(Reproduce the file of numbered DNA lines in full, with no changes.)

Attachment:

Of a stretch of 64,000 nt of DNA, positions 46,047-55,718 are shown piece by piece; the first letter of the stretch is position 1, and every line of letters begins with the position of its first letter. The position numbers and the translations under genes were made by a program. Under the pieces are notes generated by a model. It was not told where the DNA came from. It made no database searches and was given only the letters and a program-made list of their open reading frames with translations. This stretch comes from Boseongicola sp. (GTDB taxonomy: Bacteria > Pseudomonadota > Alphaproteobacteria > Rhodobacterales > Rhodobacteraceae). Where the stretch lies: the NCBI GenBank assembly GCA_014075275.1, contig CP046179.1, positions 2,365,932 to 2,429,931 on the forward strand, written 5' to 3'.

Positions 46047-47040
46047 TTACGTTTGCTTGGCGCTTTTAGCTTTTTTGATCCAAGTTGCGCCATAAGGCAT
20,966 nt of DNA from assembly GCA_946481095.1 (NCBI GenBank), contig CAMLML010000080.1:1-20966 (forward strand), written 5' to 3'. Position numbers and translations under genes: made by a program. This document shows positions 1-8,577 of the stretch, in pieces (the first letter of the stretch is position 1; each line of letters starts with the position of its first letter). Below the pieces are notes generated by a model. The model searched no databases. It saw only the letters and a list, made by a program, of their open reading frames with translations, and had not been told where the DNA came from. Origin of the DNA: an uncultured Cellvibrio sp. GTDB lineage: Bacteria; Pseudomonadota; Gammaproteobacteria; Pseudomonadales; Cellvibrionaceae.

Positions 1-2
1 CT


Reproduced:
Of a stretch of 64,000 nt of DNA, positions 46,047-55,718 are shown piece by piece; the first letter of the stretch is position 1, and every line of letters begins with the position of its first letter. The position numbers and the translations under genes were made by a program. Under the pieces are notes generated by a model. It was not told where the DNA came from. It made no database searches and was given only the letters and a program-made list of their open reading frames with translations. This stretch comes from Boseongicola sp. (GTDB taxonomy: Bacteria > Pseudomonadota > Alphaproteobacteria > Rhodobacterales > Rhodobacteraceae). Where the stretch lies: the NCBI GenBank assembly GCA_014075275.1, contig CP046179.1, positions 2,365,932 to 2,429,931 on the forward strand, written 5' to 3'.

Positions 46047-47040
46047 TTACGTTTGCTTGGCGCTTTTAGCTTTTTTGATCCAAGTTGCGCCATAAGGCAT
20,966 nt of DNA from assembly GCA_946481095.1 (NCBI GenBank), contig CAMLML010000080.1:1-20966 (forward strand), written 5' to 3'. Position numbers and translations under genes: made by a program. This document shows positions 1-8,577 of the stretch, in pieces (the first letter of the stretch is position 1; each line of letters starts with the position of its first letter). Below the pieces are notes generated by a model. The model searched no databases. It saw only the letters and a list, made by a program, of their open reading frames with translations, and had not been told where the DNA came from. Origin of the DNA: an uncultured Cellvibrio sp. GTDB lineage: Bacteria; Pseudomonadota; Gammaproteobacteria; Pseudomonadales; Cellvibrionaceae.

Positions 1-2
1 CT